Over in Rennes, a small group of friends, all former students of local colleges, founded Stade Rennais in 1901, losing their first match 6-0 to FC Rennais. Within a year, Stade Rennais had bounced back to win the Ligue de Bretagne in 1904.
With Brit-dominated Saint Servan looking stronger, FC and Stade Rennais joined forces, adopted the red and black of FC Rennais. It took the experience of Welshman Griffith for the new club to break the regional dominance of the upstarts from Saint Servan, today’s US Saint Malo.
After World War I, the club kept with British managers, hiring George Scoones from Jersey, a stalwart defender who had played for Stade Rennais at the newly opened Stade de la Route de Lorient from 1912 onwards. As player-coach, Scoones led Rennes to their first French Cup final, in 1922, a defeat to Red Star. His son of the same name also played for Rennes in the 1930s. Scoones senior died shortly before the Nazi invasion of Jersey in 1940.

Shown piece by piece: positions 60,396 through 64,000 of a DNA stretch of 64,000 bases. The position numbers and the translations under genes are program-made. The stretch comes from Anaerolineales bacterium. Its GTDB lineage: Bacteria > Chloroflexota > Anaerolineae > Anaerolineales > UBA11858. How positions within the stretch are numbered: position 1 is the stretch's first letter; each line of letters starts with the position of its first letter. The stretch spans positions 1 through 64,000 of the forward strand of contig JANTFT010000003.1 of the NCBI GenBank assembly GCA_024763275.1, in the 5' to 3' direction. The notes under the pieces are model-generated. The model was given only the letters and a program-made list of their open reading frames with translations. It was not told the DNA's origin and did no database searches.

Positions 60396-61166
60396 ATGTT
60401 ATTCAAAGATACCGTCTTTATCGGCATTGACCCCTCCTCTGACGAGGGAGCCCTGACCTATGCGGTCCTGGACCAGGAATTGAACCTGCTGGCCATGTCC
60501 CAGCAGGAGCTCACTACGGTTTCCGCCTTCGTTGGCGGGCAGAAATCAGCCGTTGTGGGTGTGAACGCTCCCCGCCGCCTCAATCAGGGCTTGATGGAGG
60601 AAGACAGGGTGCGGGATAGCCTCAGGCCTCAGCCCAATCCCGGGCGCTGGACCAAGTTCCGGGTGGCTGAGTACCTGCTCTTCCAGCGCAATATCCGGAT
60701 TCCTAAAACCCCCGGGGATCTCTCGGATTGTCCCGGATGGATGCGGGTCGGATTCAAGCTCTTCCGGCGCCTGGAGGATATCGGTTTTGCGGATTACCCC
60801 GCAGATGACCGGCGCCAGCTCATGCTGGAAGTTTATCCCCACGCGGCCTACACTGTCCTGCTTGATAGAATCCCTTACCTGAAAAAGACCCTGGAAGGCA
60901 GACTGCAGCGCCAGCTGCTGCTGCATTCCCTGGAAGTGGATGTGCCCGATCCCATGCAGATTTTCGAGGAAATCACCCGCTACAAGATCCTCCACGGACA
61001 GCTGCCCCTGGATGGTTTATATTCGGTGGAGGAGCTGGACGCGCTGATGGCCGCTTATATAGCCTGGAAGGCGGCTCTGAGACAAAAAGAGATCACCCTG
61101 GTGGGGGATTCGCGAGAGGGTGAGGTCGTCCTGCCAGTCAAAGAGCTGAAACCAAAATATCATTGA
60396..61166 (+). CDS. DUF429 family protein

Founding members of the French Division 1 in 1932, Rennes have since come through fallow periods to put in creditable campaigns in the league – though without the silverware won by their later-formed rivals Nantes.
Both clubs compete at youth level too. Each of their respective academies is recognised as the best in France, Rennes producing the likes of Sylvain Wiltord and Yoann Gourcuff.
Supporters, meanwhile, try to out-Breton each other, the Roazhon Celtic Kop unfurling the largest Gwenn-ha-du flag ever made at a game in 1994-95.
Rennes-St-Jacques airport is 6km (four miles) from town. The No.57 bus runs every 20-30min daily to République (journey time 20min, €1.50 on board), the hub of the city’s one-line metro and extensive bus network run by the same company, STAR. The €1.50 single ticket is valid for 1hr for bus and metro, a one-day pass is €4, two days €8.
By train, Rennes is 2hr-2hr 15min from Paris-Montparnasse, single tickets around €40 online. Rennes station is just south of the city centre, around a 10-15min walk or two metro stops to République.
A taxi (+33 2 99 30 79 79) from the airport to town should cost €16-€20 depending on the time of day.